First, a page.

I've been remiss in my attentions to news surrounding the two films so here I am, posting the last 3 videos Peter Jackson has posted on his facebook. A lot of fun things to see in each video. Truly amazing to be seeing all this before the films come out in 2012 and 2013. Enjoy.








(NOTE: title quote from J.R.R. Tolkien's The Hobbit.)

Friday, November 11, 2011

"Do the thing you fear most and the death of fear is certain. "



Dark Eden by Patrick Carman: Will Besting is 15 years old when he's sent to Fort Eden, a place that is supposed to help him deal with his fears. But Will is not alone when he arrives there. There are six other teenagers just like him at Fort Eden, each of them struggling with their own intense phobia.

Will thinks the treatment process is a little weird. Each patient must spend time inside a chamber where they must face their fears. Strangely enough, it works as each of them leave the chamber feeling stronger. But soon after something starts to feel wrong as all seven patients experience odd aches and pains.

What did the fear chamber really do to them?

I used to seriously have a fear of the dark. Turn off the light and I wouldn't be able to sleep for the entire night and every little sound freaked me out. It wasn't until I truly faced my fear that I actually got over it. Now I can actually sleep without the light on (except after watching The Walking Dead for some reason). So I'm really interested in the whole idea surrounding these teenagers facing their fears and somehow being changed by their experience. Sounds creepy so I am down to clown with this novel.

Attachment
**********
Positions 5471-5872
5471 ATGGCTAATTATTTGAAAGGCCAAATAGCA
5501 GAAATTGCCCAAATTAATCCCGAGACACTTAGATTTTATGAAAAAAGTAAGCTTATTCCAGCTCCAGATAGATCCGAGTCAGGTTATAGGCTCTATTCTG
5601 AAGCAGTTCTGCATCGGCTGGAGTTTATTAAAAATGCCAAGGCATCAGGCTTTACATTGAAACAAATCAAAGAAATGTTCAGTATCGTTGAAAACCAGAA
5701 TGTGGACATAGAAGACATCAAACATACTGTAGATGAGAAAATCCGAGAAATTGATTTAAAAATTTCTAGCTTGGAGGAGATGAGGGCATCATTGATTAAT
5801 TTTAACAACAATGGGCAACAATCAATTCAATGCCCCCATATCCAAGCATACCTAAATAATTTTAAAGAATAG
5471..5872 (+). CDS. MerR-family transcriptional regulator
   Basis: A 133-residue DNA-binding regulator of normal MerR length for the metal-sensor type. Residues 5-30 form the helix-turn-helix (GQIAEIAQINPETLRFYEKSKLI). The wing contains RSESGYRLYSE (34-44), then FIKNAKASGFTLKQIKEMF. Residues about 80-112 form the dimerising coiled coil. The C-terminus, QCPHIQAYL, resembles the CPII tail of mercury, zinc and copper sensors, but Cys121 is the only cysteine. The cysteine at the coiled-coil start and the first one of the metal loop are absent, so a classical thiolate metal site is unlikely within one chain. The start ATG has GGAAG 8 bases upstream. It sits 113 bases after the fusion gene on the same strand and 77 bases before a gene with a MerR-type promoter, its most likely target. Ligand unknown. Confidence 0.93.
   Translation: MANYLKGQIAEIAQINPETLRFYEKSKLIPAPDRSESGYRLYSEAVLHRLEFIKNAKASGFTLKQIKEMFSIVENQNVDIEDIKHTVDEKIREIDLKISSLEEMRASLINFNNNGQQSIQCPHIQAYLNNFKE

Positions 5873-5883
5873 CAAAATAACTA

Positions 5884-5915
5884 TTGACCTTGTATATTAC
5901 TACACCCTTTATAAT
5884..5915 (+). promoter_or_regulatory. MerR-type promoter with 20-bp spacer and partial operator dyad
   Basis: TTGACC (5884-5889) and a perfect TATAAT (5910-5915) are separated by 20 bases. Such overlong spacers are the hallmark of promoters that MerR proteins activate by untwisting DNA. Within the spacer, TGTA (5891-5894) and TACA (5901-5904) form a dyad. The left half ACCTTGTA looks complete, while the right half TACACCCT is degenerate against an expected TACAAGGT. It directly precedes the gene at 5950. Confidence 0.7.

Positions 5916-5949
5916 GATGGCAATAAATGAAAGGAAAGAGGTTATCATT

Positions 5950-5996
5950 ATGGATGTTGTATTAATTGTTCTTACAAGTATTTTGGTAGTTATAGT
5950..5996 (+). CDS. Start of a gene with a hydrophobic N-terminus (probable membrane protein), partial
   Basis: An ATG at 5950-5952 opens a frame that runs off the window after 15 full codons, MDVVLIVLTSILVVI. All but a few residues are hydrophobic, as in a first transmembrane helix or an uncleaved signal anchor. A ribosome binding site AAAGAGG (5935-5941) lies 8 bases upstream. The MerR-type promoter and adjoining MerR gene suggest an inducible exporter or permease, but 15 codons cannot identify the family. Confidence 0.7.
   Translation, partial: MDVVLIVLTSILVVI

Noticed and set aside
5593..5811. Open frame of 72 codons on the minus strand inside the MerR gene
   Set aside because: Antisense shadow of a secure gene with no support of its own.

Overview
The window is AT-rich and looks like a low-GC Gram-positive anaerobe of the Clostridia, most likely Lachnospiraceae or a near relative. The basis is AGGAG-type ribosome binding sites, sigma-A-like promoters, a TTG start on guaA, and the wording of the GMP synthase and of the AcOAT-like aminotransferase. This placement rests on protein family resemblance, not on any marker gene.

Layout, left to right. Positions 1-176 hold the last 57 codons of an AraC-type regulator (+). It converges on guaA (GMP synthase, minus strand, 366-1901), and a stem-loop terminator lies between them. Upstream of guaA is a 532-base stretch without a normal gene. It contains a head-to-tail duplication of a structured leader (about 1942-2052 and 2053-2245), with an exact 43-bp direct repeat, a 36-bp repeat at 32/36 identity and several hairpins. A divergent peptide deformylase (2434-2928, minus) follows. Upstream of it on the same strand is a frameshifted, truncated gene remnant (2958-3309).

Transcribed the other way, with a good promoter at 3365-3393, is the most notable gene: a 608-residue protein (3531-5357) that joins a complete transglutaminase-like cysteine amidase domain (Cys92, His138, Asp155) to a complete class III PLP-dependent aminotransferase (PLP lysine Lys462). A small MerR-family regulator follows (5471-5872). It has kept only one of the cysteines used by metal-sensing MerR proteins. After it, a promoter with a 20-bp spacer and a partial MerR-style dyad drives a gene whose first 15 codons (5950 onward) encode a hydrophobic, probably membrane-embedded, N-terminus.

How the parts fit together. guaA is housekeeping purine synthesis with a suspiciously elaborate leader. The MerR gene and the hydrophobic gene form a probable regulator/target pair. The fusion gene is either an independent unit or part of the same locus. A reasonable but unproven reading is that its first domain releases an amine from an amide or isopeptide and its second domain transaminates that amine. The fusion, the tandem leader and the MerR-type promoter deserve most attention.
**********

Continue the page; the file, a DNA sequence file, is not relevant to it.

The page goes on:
Dark Eden is out now in hardcover.







Dark Eden 2: Eve of Destruction by Patrick Carman.

I was so surprised to see the cover art and the description up for the second book in the series. I didn't expect it at all. I'm not going to post more than the release date and the cover for now since I think the synopsis gives away a lot.

Dark Eden 2 comes out April 24th 2012 in hardcover.









(note: title quote from Mark Twain.)

Tuesday, November 8, 2011

"Since golden October declined into sombre November..."


Death Watch (#1 in The Undertaken series) by Ari Berk: When Amos Umber goes missing, his son Silas is overwhelmed by loss and incomprehension. Why his father and where could he be?